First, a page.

As had been more or less predicted, Lloyd’s posted a £697 million [$1.094 billion] pre-tax loss for the first six months of 2011, compared to an overall profit of £628 million [$985.6 million] as of June 30, 2010. The report noted that the “unprecedented level of natural catastrophes” was the main cause for the loss.
Other highlights included the following:
• Combined ratio of 113.3 percent (June 2010 98.7 percent), which “compares favorably with our peers in the Bermudian (re)insurance (117 percent) and the US reinsurance industries (116 percent).”
• Investment return of £548 million [$860 million] (June 2010 £597 million [$936.7 million])
• Record central assets of £2.472 billion [$3.879 billion] (June 2010 £2.232 billion [$3.5 billion])
Lloyd’s described the first six months as the costliest “on record for major catastrophes for the insurance industry, with 2011 already likely to be the second most expensive year ever for insurers.”
On a more upbeat note, Lloyd’s pointed out that its “conservative investment mix had resulted in a positive return of £548 million, despite the continuing volatility in financial markets. Central assets are at a record high, leaving the market well capitalized despite the high level of claims.”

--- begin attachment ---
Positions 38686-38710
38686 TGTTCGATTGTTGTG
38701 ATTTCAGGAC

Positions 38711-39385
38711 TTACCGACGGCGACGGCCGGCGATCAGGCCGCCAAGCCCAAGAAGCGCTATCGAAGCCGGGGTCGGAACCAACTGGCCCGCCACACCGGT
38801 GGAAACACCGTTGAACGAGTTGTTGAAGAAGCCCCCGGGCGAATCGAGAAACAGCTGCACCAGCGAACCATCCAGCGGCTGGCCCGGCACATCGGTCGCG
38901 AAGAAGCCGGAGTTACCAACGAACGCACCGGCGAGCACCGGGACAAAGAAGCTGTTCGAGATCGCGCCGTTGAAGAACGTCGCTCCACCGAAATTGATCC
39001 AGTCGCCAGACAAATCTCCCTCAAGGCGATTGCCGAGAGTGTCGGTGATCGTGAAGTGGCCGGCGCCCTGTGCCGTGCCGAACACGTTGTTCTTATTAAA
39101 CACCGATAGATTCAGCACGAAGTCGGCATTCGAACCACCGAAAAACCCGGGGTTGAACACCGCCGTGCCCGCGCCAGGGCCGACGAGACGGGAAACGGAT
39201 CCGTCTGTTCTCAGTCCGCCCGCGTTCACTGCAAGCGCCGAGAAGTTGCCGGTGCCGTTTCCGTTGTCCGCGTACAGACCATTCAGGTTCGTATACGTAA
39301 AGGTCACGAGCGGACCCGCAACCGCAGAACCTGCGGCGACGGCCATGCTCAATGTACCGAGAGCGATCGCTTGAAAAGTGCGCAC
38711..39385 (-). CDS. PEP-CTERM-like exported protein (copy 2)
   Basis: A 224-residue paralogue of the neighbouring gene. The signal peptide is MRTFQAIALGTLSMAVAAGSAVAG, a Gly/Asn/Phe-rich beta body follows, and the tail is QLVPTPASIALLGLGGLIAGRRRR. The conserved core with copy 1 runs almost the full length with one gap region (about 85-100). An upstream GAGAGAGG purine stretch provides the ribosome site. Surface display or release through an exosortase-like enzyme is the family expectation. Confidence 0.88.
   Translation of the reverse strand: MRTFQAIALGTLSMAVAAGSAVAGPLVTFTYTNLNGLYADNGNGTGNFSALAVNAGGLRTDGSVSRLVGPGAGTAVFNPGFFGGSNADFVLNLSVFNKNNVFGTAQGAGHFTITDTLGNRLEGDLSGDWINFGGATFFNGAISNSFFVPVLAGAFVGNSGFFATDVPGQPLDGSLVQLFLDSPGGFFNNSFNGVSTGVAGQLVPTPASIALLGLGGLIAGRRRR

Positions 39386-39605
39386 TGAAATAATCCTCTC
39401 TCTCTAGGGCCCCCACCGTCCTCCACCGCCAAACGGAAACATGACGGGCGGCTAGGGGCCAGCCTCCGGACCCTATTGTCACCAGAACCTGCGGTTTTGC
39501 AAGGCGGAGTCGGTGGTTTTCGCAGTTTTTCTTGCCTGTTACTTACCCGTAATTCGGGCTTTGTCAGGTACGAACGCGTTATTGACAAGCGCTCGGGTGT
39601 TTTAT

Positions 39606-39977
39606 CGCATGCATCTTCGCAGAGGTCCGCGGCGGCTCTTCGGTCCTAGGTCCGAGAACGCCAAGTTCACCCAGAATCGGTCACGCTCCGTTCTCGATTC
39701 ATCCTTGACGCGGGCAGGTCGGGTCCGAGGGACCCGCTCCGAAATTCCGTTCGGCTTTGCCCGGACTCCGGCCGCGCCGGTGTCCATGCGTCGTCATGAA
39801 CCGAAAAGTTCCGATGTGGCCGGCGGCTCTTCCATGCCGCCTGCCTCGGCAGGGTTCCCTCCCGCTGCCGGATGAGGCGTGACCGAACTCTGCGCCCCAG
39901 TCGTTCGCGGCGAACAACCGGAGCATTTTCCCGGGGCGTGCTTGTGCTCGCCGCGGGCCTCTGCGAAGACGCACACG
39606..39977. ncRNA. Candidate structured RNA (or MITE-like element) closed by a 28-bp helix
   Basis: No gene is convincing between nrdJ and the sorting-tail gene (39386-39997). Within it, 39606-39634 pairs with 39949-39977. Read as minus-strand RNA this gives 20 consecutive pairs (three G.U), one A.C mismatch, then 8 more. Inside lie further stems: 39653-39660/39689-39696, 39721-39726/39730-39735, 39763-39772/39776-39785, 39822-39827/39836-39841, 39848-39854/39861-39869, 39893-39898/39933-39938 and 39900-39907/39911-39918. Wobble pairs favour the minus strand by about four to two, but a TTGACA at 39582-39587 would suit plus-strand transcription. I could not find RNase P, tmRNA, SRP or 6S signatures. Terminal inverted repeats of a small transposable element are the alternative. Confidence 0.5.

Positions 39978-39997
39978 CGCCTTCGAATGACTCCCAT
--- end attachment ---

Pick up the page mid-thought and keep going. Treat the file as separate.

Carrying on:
Lloyd’s Chairman, Lord Levene, commented: “2011 has already been one of the most challenging years on record for the insurance industry with major natural catastrophes devastating communities in Australia, New Zealand, Japan and the US.
“Lloyd’s ability to pay billions in claims to help these communities rebuild is unquestioned and the fact that we have managed to do so without any call on our central capital reserves is testament to the market’s exposure management.’
Lloyd’s Chief Executive, Richard Ward, added:
‘These are tough times for the insurance industry, but we are well positioned to handle them. Despite incurring £6.7 billion [$10.51 billion] in claims from the costliest first half year on record, Lloyd’s entered the second half of the year with £57 billion [$89.4175 billion] in net assets to support our business and pay claims.”
That figure “represents the total resources of the Society of Lloyd’s and its members prior to deduction of held net technical provisions,” Lloyd’s explained in a footnote to the report.
Ward also reiterated Lloyd’s dedication to making underwriting profits, stating that “while interest rates are low and equity markets are volatile, we can’t rely on investment income to subsidize our underwriting, we must decline under-priced risks.’
A copy of Lloyd’s Interim Report and presentation to analysts can be accessed at: www.lloyds.com/2011interims
Source: Lloyd’s of London
Was this article valuable?
Here are more articles you may enjoy.